The Purchasing Managers’ Index (PMI) survey methodology has developed an outstanding reputation for providing the most up-to-date possible indication of what is really happening in the private sector economy by tracking variables such as sales, employment, inventories and prices. The indices are widely used by businesses, governments and economic analysts in financial institutions to help better understand business conditions and guide corporate and investment strategy. In particular, central banks in many countries (including the European Central Bank) use the data to help make interest rate decisions. PMI surveys are the first indicators of economic conditions published each month and are therefore available well ahead of comparable data produced by government bodies.
About Supply Chain Management Association™
The Supply Chain Management Association™ (SCMA™) is the voice of Canada’s supply chain, representing and serving more than 7,000 professionals across the country, as well as the wider supply chain community. SCMA is a federation, with a national secretariat and 10 provincial/territorial Institutes. Its mission is to “provide leadership to the Canadian supply chain community, provide value to all members, and advance the profession.” Through its education, advocacy and resource-development initiatives, the association endeavours to advance its vision, to see that “Canadian supply chain professionals and organizations are recognized for leading innovation, global competitiveness and driving economic growth.” Its Supply Chain Management Professional (SCMP) designation is Canada’s most-sought-after professional designation for those entering the field and advancing as leaders in supply chain. www.scma.com.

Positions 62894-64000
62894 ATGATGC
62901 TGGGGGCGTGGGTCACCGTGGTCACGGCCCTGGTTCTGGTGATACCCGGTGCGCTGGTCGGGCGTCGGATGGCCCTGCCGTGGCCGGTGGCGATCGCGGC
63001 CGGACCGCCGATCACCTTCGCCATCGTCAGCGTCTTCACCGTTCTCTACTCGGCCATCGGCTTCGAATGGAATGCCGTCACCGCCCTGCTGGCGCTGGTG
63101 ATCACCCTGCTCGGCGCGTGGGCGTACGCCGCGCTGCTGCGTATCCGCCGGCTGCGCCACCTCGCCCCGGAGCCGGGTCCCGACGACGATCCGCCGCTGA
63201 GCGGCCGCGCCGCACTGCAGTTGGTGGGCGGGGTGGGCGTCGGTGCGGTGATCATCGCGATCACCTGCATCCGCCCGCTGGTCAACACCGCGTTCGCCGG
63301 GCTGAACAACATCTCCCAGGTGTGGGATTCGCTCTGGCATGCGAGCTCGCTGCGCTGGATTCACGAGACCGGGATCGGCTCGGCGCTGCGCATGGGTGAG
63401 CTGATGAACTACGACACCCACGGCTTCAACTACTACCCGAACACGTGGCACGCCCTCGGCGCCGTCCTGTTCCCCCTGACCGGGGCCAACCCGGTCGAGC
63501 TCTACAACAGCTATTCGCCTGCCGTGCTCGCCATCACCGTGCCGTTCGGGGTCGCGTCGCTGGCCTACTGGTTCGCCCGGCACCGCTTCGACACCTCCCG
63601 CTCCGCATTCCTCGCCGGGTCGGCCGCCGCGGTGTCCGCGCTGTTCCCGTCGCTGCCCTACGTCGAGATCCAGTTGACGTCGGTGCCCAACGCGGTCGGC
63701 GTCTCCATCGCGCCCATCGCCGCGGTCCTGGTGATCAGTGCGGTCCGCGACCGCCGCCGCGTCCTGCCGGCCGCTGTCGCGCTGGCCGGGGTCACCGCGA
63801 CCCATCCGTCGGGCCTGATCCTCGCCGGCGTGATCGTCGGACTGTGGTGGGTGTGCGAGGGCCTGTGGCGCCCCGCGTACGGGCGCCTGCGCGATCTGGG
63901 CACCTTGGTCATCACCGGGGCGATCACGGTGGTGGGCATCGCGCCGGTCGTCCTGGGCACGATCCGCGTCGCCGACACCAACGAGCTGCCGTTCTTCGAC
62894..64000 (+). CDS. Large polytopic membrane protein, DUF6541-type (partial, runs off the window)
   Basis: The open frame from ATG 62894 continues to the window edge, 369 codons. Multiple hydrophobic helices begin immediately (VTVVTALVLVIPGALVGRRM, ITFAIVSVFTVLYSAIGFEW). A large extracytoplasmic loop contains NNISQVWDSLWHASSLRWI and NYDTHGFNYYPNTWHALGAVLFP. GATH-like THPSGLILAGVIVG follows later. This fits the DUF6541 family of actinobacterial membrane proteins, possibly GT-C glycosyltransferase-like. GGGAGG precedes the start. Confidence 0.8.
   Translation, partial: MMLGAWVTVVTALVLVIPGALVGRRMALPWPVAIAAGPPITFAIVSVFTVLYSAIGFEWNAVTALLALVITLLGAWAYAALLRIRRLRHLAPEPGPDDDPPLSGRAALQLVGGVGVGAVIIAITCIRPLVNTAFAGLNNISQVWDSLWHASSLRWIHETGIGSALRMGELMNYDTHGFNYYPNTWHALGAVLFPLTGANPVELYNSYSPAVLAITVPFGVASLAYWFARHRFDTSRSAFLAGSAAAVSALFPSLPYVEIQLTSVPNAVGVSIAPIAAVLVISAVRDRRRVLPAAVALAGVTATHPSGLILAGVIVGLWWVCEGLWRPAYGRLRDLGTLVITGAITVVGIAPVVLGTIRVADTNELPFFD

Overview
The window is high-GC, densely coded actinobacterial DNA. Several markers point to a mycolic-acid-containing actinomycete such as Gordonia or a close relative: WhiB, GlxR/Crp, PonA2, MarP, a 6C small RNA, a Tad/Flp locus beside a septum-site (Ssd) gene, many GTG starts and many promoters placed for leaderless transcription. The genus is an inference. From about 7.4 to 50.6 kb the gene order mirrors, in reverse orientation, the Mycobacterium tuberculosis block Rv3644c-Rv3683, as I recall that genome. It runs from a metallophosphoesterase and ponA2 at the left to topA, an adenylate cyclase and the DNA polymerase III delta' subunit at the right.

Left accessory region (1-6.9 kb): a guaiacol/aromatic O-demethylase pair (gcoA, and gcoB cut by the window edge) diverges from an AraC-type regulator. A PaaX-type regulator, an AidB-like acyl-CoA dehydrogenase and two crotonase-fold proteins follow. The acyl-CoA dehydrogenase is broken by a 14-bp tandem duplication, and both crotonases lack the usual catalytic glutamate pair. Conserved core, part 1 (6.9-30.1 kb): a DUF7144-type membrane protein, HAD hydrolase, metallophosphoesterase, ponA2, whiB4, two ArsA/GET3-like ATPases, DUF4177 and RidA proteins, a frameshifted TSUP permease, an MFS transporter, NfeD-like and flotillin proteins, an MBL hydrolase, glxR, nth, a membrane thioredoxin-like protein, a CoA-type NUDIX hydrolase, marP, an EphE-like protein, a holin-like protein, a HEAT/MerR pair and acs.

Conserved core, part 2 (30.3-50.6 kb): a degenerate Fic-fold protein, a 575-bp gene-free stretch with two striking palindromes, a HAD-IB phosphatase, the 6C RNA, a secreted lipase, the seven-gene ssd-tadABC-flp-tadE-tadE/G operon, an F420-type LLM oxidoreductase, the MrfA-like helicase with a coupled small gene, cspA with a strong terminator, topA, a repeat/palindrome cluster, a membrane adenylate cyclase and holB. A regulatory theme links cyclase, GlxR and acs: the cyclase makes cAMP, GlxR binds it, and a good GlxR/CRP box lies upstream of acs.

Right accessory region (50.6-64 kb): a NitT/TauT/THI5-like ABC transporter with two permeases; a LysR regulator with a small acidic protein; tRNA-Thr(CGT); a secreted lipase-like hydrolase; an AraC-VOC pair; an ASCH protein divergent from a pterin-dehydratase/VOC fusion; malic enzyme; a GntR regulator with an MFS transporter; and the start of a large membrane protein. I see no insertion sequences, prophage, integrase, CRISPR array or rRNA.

About IHS Markit (www.ihsmarkit.com)
IHS Markit (Nasdaq: INFO) is a world leader in critical information, analytics and expertise to forge solutions for the major industries and markets that drive economies worldwide. The company delivers next-generation information, analytics and solutions to customers in business, finance and government, improving their operational efficiency and providing deep insights that lead to well-informed, confident decisions. IHS Markit has more than 50,000 key business and government customers, including 85 percent of the Fortune Global 500 and the world’s leading financial institutions. Headquartered in London, IHS Markit is committed to sustainable, profitable growth.